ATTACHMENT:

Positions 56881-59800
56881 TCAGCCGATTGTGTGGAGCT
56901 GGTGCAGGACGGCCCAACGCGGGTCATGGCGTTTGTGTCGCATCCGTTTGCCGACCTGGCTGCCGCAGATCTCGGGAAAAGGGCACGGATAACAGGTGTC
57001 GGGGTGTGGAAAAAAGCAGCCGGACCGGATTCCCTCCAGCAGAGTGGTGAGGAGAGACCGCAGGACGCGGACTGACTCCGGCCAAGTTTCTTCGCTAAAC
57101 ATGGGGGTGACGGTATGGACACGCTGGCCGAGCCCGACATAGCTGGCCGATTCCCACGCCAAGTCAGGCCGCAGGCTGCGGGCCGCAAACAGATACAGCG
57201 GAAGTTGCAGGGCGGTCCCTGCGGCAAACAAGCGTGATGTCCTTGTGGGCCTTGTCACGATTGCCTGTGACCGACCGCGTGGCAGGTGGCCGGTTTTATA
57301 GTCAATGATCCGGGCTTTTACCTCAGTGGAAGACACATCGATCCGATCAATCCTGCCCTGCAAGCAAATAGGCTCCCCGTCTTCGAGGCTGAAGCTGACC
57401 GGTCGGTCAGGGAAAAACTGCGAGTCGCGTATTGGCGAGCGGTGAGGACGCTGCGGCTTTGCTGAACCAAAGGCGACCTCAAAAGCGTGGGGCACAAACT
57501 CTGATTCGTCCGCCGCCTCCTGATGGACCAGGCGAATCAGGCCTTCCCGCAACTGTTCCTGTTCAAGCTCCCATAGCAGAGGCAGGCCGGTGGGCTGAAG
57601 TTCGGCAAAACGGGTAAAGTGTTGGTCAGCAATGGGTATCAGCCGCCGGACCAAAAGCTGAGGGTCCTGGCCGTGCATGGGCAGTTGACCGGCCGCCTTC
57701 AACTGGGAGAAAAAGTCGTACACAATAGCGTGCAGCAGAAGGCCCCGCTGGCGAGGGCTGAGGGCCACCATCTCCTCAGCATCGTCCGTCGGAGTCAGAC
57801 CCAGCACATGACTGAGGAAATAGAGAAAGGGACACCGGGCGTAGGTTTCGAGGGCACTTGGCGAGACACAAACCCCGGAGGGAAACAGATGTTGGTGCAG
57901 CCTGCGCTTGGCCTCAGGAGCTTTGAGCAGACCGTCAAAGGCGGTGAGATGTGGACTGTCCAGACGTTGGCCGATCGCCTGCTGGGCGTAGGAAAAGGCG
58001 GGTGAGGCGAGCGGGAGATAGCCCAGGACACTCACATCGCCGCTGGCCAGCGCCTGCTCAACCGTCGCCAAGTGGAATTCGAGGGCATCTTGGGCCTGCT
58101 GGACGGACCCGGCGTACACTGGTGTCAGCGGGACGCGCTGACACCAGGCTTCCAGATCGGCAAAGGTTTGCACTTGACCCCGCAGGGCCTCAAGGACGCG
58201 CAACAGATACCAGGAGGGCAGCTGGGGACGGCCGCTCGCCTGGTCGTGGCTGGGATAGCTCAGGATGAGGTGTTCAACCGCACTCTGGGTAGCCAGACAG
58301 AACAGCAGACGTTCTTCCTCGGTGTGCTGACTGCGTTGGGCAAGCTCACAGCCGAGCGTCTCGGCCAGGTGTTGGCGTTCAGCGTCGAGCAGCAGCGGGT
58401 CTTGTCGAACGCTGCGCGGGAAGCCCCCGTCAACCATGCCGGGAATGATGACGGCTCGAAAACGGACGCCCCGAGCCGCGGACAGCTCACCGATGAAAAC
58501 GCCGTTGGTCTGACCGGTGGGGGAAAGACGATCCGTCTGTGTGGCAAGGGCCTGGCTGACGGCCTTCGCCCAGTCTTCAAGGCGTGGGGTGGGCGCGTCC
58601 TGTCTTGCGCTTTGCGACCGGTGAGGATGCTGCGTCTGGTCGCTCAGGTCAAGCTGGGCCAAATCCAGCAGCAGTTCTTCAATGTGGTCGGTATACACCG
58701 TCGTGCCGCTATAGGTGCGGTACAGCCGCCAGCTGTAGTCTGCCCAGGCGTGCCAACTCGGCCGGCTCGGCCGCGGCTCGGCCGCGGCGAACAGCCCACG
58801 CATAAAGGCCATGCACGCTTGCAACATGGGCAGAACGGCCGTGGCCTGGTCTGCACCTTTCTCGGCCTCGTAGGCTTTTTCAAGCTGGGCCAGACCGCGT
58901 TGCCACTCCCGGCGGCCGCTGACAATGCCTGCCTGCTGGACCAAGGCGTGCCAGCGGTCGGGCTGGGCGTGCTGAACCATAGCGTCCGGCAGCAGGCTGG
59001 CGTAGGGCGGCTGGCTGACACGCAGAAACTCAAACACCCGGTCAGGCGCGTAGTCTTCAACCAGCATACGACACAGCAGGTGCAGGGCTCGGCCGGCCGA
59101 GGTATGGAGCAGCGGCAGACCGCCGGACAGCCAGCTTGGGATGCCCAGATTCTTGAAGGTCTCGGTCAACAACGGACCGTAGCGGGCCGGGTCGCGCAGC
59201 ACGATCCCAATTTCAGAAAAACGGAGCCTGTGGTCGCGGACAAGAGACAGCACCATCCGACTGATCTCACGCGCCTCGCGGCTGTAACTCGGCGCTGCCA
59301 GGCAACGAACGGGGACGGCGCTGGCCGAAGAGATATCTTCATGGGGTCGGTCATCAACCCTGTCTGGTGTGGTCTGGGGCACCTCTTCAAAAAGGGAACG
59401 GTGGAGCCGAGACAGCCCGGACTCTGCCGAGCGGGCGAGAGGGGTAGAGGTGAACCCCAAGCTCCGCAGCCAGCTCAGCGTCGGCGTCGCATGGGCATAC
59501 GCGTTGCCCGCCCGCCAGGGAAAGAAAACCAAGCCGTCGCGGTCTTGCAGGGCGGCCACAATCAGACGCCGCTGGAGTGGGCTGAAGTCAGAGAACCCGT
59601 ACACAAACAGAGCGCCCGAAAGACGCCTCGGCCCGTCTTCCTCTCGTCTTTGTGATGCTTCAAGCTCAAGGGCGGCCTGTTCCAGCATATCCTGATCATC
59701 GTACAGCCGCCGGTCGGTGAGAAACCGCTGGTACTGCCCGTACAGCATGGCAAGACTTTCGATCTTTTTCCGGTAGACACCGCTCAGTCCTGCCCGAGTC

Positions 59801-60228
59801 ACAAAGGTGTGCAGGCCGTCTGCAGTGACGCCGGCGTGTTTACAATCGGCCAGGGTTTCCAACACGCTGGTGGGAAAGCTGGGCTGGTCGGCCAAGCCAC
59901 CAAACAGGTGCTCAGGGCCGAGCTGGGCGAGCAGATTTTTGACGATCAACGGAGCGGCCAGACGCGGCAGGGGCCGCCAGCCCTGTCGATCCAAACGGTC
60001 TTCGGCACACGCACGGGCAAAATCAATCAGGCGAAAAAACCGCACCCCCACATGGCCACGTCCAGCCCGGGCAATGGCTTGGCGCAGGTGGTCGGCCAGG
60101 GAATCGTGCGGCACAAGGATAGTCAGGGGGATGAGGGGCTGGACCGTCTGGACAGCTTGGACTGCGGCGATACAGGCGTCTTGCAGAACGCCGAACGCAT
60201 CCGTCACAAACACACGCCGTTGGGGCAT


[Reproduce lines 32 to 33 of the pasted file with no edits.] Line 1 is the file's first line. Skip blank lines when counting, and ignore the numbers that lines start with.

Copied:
Positions 59801-60228
59801 ACAAAGGTGTGCAGGCCGTCTGCAGTGACGCCGGCGTGTTTACAATCGGCCAGGGTTTCCAACACGCTGGTGGGAAAGCTGGGCTGGTCGGCCAAGCCAC